Telecom has put in place the infrastructure of a $90 million online empire, encompassing electronic banking, news delivery, investment, computer communications, directories and entertainment. Annual budgets are projected at $25 million to $30 million.
Although senior Telecom executive Chris Tyler sought last week to play down the content aspect of Telecom online services - set to see daylight with the launch of Telecom Xtra on May 15 - Telecom has been discussing buying the services of most of the country's major information providers, including TVNZ, Independent Radio News, Radio New Zealand and INL.
@IDG has also found a block of about 500 IP addresses reserved by Telecom. Live machines in the range included www.tef.telecom.co.nz, www.directories.telecom.co.nz and www.invest.telecom.co.nz. There are also many live machines under xtra.co.nz and tols.co.nz, which appear to cover the consumer end of Telecom's online plans. The machine ingate.telecom.co.nz seems to be Telecom's own gateway at Waikato.
Although Tyler said last week that "we will not be a content provider per se," he conceded that Telecom Xtra had a managing editor, Auckland journalist Nigel Horrocks.
Meanwhile, IRN general manager Lorna Riley has confirmed that she has been negotiating over the potential sale of a "text-based news and sports service" to Telecom. "We're still discussing it, but we should be clearer about our involvement in about two weeks' time."
Discussions with TVNZ News and Current Affairs are also ongoing, but seem less likely to bear fruit unless, as one source says, "Telecom fronts up with a bucketload of money" to induce TVNZ to drop its own dreams of an online service. There will also be a reluctance to see Telecom, as the dominant carrier, grab too much of the content market.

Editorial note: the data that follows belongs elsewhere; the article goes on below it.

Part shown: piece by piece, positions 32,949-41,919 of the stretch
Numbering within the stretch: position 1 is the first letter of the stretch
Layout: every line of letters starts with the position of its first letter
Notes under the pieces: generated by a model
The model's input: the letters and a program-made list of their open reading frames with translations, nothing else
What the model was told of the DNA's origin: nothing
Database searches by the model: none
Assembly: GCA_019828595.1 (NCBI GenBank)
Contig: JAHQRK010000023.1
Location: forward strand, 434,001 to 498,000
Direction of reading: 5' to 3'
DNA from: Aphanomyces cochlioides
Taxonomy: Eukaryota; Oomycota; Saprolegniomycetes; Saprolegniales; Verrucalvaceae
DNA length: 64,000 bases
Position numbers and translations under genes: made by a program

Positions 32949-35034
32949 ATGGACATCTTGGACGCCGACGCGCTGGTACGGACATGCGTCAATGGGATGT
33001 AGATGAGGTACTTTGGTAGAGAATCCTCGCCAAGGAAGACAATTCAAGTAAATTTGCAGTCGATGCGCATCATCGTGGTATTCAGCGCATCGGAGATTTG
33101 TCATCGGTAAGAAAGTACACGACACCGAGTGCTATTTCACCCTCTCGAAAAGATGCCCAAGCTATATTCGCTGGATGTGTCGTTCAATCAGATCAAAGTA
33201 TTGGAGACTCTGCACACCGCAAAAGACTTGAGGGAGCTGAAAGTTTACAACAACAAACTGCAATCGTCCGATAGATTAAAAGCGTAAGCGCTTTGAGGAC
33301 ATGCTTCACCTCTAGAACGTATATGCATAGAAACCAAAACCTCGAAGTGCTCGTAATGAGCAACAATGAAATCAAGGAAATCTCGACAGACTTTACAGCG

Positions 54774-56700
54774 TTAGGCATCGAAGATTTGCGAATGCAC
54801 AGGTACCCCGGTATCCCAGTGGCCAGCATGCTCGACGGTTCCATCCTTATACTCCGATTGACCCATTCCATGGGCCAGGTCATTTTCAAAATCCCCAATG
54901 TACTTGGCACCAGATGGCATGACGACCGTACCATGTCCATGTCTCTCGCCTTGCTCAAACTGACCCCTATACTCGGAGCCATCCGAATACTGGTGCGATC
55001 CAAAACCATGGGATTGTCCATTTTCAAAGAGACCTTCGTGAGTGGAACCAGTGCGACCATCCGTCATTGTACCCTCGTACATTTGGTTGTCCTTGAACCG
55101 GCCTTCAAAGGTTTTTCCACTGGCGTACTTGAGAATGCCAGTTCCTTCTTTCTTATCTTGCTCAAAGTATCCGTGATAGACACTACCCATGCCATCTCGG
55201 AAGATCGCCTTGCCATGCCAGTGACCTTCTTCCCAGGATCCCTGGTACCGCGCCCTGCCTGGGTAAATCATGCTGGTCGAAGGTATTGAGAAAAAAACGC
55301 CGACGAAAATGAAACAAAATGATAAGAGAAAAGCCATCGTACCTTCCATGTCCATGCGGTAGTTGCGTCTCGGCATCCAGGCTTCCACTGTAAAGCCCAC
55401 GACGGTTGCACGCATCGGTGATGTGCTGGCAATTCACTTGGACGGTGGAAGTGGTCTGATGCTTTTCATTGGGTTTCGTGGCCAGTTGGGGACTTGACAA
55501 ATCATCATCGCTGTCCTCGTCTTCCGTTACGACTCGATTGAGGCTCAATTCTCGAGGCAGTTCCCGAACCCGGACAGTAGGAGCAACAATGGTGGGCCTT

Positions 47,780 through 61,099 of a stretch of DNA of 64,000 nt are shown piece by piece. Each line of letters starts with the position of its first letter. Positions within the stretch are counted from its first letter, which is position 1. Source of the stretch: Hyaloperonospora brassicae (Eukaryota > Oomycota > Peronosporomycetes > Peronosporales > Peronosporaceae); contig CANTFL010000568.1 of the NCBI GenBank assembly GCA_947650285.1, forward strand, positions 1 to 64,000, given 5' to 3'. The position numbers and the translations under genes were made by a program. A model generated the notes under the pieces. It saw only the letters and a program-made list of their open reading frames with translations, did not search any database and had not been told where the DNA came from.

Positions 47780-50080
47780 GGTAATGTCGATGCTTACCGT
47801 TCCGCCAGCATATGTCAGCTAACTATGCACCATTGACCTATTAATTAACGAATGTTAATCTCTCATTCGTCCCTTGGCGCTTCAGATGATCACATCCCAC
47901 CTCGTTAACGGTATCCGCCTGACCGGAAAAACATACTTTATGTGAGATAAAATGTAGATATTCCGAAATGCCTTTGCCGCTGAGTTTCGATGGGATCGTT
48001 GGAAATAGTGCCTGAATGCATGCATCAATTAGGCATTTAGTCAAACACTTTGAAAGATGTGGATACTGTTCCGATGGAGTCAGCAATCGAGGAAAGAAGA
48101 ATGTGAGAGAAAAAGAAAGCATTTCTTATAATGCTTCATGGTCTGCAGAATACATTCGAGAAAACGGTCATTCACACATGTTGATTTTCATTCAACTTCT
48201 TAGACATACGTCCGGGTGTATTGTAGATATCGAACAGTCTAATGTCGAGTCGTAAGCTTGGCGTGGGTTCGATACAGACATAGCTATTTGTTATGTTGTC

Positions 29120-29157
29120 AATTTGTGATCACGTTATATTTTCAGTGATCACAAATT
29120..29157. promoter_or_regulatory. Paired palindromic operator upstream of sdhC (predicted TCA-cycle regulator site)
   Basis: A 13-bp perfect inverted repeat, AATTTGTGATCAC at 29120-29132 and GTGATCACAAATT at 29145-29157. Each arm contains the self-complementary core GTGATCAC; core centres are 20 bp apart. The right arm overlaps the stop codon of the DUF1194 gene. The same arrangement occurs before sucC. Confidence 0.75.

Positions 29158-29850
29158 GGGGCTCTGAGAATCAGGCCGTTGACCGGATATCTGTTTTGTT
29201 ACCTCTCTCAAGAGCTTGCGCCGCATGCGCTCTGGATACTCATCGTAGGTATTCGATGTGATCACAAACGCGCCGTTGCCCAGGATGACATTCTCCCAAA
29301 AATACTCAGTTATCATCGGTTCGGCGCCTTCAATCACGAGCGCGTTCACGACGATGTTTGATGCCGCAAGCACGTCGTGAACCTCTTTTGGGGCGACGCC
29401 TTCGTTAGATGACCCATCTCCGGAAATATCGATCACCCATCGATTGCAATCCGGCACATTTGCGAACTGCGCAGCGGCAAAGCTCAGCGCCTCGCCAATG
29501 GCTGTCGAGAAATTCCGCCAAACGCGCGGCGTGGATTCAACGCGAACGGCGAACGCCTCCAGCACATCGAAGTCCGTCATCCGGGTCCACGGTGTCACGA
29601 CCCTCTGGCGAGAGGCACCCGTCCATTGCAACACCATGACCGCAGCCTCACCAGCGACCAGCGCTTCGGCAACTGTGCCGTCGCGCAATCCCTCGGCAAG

"Telecom has been sniffing around everywhere to sign up content," says the source. "But it looks less like a strategy than an exercise in going around and picking everyone's brains."
Horrocks, an Auckland journalist, was recruited to Telecom Xtra late last year. It is understood the Xtra service will concentrate initially on just getting online by launch date, but that content will be scaled up progressively. Staff of Future Pacific, the online version of Planet magazine, have been contracted to create a "youth magazine" site and, given Horrocks' own interests, other music and lifestyle content seems a certainty.
Most Aucklanders will probably know Horrocks better as a jazz buff than a journalist. He hosted a string of highly-regarded jazz shows on Auckland student station 95 bFM - and an insider suggests that the atmosphere at Telecom Xtra is "jeans and bFM on the radio, not at all corporate. Nigel has a young team, and has apparently been told to do as he sees fit and to push the boundaries."
Horrocks' professional profile has never been high, but he has been influential - most notably as a management consultant for the implementation of Radio New Zealand's Newstalk network, a key element in preparations for the sale of the commercial network.
Horrocks began his journalism career in the 1970s as one of the Auckland Star's bright young men, but after a stint in the Press Gallery moved to Radio i in Auckland, where he became news editor. He worked briefly at a similar role at Radio Pacific and then for three years as editor at Newstalk ZB in Auckland.
His departure to teach media courses at AIT was, says a friend, typical: "Nigel's an independent thinker. He's never been one to toe the line for management. He works very hard and he doesn't suffer fools gladly."
Horrocks left AIT for the consultancy job at RNZ, but returned last year. Now an Internet user, he has added a good deal of new media content into his classes, and also writes the "Logged On" column in the New Zealand Herald.
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